All this snow has me thinking of what follows, strawberries, like these at Samascott Orchards in Kinderhook. Soon enough.
Fox 23 wants you to keep an eye on the spice rack this holiday season — not because you could run out of something you need to bake Christmas cookies, but because your kids may be stealing the nutmeg to get themselves baked.
Last week the station breathlessly reported that teens were snorting, eating, and smoking nutmeg for a pungent and powerful high. The evidence of this behavior? They saw some videos on YouTube.
The story is a carbon copy of the vodka eyeballing piece they did in June, except the YouTube clips of kids holding vodka bottles up to their eyes are much funnier.
While not shy about suggesting this is a big and dangerous problem, the station said they couldn’t find a single instance of someone being treated at a local hospital for ingesting nutmeg.
When I worked in TV, it was my job to make sensationalistic promos for news stories. It was sorely disappointing when our news department did well-thought out and reasonable stories about important topics — instead of ridiculous scare pieces about non-issues like nutmeg smoking.
I’m not in favor of irresponsible journalism, it’s just that the crazier the story, the more fun it was to do the promo. And it was easier! I would have had a field day with this nutmeg thing.
But what do I know? Kids do crazy things. My advice is to go home tonight and give them a big hug — and while you’re hugging them see if you smell nutmeg. If you do, for God’s sake, lock that stuff up somewhere safe.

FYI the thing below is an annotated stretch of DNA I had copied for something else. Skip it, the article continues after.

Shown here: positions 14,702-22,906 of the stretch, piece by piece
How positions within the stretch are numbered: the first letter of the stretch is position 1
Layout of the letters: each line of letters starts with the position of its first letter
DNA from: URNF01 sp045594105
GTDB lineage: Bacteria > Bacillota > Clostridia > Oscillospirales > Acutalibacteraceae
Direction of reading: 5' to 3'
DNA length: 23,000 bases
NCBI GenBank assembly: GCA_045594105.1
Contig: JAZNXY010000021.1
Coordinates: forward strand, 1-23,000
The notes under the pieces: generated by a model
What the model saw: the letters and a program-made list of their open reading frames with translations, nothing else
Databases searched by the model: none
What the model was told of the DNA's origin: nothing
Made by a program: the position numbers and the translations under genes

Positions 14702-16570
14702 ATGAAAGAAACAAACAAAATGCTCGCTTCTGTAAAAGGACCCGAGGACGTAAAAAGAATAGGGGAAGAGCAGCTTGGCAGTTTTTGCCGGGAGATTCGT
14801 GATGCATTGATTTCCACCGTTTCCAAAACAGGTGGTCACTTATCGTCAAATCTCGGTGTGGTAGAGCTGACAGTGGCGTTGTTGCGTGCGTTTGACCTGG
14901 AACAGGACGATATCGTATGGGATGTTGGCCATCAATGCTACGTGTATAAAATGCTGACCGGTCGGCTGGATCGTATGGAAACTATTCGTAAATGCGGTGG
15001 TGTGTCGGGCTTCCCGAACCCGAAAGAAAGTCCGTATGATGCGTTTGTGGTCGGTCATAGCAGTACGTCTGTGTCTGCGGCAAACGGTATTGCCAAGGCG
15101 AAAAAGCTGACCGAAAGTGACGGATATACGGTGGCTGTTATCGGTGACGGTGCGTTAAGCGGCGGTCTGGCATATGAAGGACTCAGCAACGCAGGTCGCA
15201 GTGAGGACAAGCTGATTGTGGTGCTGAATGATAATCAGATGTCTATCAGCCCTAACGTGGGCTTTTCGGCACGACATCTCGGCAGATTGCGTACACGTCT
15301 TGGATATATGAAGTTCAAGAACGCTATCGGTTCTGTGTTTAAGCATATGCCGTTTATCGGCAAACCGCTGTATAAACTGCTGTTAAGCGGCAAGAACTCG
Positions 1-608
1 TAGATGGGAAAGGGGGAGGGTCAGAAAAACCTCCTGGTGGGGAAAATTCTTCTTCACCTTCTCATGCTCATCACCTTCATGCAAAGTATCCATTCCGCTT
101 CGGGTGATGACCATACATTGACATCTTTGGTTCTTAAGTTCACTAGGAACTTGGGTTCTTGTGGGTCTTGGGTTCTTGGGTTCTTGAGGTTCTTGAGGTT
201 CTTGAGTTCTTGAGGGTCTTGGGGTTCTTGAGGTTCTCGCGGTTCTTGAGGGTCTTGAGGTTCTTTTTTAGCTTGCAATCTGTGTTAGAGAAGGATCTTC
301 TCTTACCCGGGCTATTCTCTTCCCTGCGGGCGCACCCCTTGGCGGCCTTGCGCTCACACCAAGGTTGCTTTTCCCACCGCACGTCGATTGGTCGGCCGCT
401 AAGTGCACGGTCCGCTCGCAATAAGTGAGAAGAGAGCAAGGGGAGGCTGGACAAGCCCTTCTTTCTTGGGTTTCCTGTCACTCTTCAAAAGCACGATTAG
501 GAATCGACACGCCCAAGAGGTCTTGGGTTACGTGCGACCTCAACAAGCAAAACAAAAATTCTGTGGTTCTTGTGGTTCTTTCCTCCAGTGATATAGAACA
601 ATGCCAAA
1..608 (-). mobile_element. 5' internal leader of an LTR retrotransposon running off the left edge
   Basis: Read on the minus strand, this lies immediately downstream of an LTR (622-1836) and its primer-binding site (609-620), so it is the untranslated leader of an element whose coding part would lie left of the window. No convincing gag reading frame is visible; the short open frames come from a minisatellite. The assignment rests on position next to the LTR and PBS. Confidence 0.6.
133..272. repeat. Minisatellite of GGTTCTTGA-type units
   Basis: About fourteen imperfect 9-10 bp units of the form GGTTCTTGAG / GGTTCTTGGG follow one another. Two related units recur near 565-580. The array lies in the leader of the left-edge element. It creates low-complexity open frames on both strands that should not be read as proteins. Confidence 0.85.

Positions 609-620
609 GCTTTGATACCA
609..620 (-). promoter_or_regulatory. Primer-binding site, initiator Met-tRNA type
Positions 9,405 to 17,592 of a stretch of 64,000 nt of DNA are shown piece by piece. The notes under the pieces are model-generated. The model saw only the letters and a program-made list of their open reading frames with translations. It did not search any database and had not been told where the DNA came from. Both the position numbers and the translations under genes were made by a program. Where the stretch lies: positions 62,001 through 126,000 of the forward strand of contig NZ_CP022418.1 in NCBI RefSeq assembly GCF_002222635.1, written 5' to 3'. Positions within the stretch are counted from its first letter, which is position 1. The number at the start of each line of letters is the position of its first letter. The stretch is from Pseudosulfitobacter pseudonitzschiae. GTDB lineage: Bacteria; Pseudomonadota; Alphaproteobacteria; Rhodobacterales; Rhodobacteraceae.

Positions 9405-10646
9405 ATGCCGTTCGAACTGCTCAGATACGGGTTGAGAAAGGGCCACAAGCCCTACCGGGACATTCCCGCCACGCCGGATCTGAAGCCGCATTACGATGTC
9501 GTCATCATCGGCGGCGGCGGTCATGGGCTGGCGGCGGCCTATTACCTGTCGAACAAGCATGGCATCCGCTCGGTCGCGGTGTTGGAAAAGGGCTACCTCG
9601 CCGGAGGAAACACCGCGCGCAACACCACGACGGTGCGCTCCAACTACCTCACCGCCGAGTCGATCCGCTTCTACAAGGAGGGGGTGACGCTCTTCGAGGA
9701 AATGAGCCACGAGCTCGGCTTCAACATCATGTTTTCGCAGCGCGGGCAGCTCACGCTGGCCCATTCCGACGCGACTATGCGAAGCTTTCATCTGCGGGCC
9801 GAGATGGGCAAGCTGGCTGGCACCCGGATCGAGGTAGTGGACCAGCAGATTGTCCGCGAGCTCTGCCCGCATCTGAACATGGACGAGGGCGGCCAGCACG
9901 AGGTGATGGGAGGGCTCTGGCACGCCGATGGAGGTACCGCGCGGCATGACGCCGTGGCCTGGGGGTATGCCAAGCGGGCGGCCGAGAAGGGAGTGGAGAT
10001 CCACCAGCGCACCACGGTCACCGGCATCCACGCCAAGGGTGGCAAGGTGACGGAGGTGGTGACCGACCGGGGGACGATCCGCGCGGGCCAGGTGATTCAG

Posted in food, Kids, media
If you listen to NPR, you may be familiar with the Thanksgiving tradition of Susan Stamberg sharing her mother-in-law’s cranberry relish recipe. She’s been sharing it and sharing it. Sharing it since 1972, in fact. That’s a long time, even in NPR years. Ira Glass was just 13-years-old when she started in with the relish.
I actually served the crazy pink mess of cranberry, onion, sour cream, sugar, and horseradish one Thanksgiving. While I sort of liked its tart-tangy-sweet flavor, nobody else touched it. Maybe it was the color. Maybe that it looks more like a desert than a side dish. Maybe they were not Morning Edition listeners.
Anyway, I thought I would give it one more shot and taste test it on my family before turkey day. Reviews were mixed.
My 22-year-old son said it was “unique and interesting” and said he’d like to see it on the holiday table. My 15-year-old called it “weird.” My wife said that it was “too oniony.”
And oniony it was. The trouble with onions is that they can vary wildly in their pungency, so even the small onion called for in this recipe can pack an unexpected wallop. I’d recommend going easy — or even using a sweet onion to temper the effect.
Based on my unscientific sample, maybe half the people might like this stuff — but since it only takes a couple of minutes to prepare, why not? Be prepared, though: the relish will signal you as an NPR geek. Depending on your family, they will either see you as worldly and enlightened or an elitist snob. But as they say, you can choose your radio station, but you can’t choose your family.
Mama Stamberg’s Cranberry Relish Recipe
It’s well known that the Pilgrims wowed their Indian guests at the first Thanksgiving celebration by frying turkeys.
Some scholars believe this was not merely a turn of culinary flair, but an excuse to show off the vats of boiling oil the English kept handy to deter invaders from scaling the stockade wall. The implication was clear. See this turkey? This is what happens to people who @#$& with the Puritans.
Since then, it wouldn’t be turkey day without open kettles of scalding grease — and you know how dangerous that can be. This fire-packed video from State Farm Insurance shows various terrible things that can happen to careless turkey fryers. It’s like State Farm invited the Mayhem guy from the Allstate commercials over to do the cooking.